Thursday, August 4 2011
I wasn’t the type of kid who sketched, wrote, or designed their way through childhood. I didn’t dream of art school or building a career in “the arts”. I am not even sure I knew that one could do something like that. As I peel back the layers to figure out how and when I started valuing living artfully and needing ART in my life, I am finding that these concepts have been only recently introduced through life experience and new exposures.
I grew up in a middle class Levitt home community in the 1970s and 80s. Style, design, and art were not on the minds of our working class community which was designed to promote homogenized living with only five styles of homes ranging from 1,500-2,200 square feet laid out on streets in repeat style…cape cod, ranch, three bedroom colonial, four bedroom colonial, club, cape cod, ranch, three bedroom colonial, four bedroom colonial, club. The inside of the homes was more “SAME”, same cabinets, same flooring, same bathrooms. Most families in our town were Catholic, had working fathers, and stay at home mothers…more “SAME”. It was a happy and safe place to live. As a community, most placed value on getting an education, getting a job, buying a home, and having 2.4 kids. Most I know from my childhood, have done just that.
I reflect on my community only to figure out why I didn’t have much exposure to art.
My family was different. I was one of a hand-full of kids whose parents divorced. We were not Catholic. My step-father was part of the military reserves and in my late teens built a career in satellite communications which took him all over the world. Africa, Bosnia, England, were all places that started to trickle into our home through dinner conversation and a few small treasures he would bring back. In particular, I remember the bracelets and masks from Africa and the tea cups from Russia. He would explain the origin, the meaning, and the story of how he found them. It was exciting and different and made for a good story if we had company for dinner. As I got a little older, I started making choices that pulled me away from the ideals of my hometown. I started being drawn to friends with varied backgrounds and ethnicities and I moved out of my parents home at a very young age. I worked hard to have travel money and I started traveling as much as I could. All of these experiences started to awaken a sense of wanting “something different” for my life.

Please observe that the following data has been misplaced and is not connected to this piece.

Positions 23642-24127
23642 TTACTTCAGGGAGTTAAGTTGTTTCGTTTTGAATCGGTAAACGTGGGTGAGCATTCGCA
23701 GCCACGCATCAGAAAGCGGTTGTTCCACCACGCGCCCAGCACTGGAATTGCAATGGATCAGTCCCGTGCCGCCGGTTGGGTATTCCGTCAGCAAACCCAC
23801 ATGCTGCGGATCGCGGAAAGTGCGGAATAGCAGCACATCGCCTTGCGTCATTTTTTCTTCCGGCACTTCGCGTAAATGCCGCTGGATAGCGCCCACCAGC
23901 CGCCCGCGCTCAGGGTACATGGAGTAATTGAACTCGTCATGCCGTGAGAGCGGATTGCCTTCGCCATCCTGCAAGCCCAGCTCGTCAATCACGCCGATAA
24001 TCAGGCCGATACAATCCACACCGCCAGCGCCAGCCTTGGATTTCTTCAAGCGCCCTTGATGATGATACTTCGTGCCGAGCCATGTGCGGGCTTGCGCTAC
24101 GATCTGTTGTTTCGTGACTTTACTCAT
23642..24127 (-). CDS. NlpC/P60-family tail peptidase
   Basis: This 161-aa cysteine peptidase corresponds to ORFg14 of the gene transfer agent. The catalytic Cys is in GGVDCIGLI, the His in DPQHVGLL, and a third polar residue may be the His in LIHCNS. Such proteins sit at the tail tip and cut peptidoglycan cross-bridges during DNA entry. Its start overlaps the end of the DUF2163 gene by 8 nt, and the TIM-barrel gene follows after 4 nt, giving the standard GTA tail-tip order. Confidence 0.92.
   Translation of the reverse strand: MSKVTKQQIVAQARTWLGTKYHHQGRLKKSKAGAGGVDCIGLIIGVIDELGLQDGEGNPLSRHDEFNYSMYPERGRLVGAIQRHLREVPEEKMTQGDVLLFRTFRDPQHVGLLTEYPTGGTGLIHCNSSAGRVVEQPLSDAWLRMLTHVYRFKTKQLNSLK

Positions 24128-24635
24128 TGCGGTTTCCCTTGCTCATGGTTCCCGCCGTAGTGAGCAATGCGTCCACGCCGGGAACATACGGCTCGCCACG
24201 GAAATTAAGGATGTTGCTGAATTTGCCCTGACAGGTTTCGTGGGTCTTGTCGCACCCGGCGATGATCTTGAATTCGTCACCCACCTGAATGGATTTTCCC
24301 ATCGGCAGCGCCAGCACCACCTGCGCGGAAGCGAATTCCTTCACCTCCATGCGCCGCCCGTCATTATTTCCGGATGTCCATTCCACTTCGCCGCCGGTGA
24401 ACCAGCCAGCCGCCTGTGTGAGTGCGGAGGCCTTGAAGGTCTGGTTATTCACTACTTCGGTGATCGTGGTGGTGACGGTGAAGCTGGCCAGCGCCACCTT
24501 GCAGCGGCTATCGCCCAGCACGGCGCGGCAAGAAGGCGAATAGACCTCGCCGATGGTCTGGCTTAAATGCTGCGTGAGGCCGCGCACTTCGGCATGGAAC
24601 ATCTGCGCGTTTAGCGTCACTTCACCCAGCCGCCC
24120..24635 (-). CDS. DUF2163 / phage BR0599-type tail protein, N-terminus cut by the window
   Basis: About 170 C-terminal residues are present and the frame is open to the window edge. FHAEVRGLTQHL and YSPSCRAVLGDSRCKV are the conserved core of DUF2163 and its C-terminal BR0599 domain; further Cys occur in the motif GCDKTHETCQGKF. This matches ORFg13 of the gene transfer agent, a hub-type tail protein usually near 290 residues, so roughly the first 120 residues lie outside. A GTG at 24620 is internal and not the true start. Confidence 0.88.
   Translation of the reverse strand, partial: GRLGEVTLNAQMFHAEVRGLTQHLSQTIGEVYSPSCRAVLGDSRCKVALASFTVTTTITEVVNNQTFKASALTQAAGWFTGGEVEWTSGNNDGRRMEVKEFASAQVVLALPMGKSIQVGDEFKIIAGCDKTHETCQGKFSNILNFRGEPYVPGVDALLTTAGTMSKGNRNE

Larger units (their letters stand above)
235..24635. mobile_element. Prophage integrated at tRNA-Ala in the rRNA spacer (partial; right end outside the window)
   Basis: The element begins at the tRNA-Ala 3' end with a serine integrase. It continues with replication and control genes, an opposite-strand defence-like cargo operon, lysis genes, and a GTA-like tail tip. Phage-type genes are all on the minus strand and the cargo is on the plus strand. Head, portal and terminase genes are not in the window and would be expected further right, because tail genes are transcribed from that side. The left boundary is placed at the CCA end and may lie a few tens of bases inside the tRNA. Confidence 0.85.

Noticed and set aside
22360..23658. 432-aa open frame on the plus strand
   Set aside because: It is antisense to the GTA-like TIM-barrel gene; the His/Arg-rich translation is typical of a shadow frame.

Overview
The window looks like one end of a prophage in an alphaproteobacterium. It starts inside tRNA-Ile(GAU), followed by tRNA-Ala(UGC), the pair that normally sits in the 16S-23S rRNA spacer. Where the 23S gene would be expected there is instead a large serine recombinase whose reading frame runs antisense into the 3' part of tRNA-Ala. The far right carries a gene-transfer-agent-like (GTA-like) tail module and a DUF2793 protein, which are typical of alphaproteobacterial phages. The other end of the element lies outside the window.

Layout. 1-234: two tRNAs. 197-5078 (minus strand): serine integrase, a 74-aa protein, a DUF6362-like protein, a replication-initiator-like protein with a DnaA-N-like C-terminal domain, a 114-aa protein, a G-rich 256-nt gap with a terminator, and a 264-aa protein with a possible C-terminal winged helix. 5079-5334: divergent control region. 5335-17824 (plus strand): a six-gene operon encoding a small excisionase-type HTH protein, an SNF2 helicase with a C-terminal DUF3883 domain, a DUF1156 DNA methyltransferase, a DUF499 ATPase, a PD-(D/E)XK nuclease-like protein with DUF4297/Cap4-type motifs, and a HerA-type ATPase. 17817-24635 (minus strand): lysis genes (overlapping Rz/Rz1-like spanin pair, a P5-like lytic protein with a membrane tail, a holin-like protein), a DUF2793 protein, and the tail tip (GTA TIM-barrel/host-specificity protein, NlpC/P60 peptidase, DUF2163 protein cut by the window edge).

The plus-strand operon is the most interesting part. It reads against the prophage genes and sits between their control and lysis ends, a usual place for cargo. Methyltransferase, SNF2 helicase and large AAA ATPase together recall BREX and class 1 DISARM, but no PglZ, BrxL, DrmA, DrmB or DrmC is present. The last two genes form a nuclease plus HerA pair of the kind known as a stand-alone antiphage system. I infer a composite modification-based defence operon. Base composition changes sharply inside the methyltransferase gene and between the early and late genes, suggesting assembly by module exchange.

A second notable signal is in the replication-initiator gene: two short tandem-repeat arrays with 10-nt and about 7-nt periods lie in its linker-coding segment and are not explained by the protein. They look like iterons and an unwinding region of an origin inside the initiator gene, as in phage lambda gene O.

It wasn’t until meeting my future husband that I started to figure out what the course could be. The first time I visited his parents home, I believe, is where my art story began.Learn More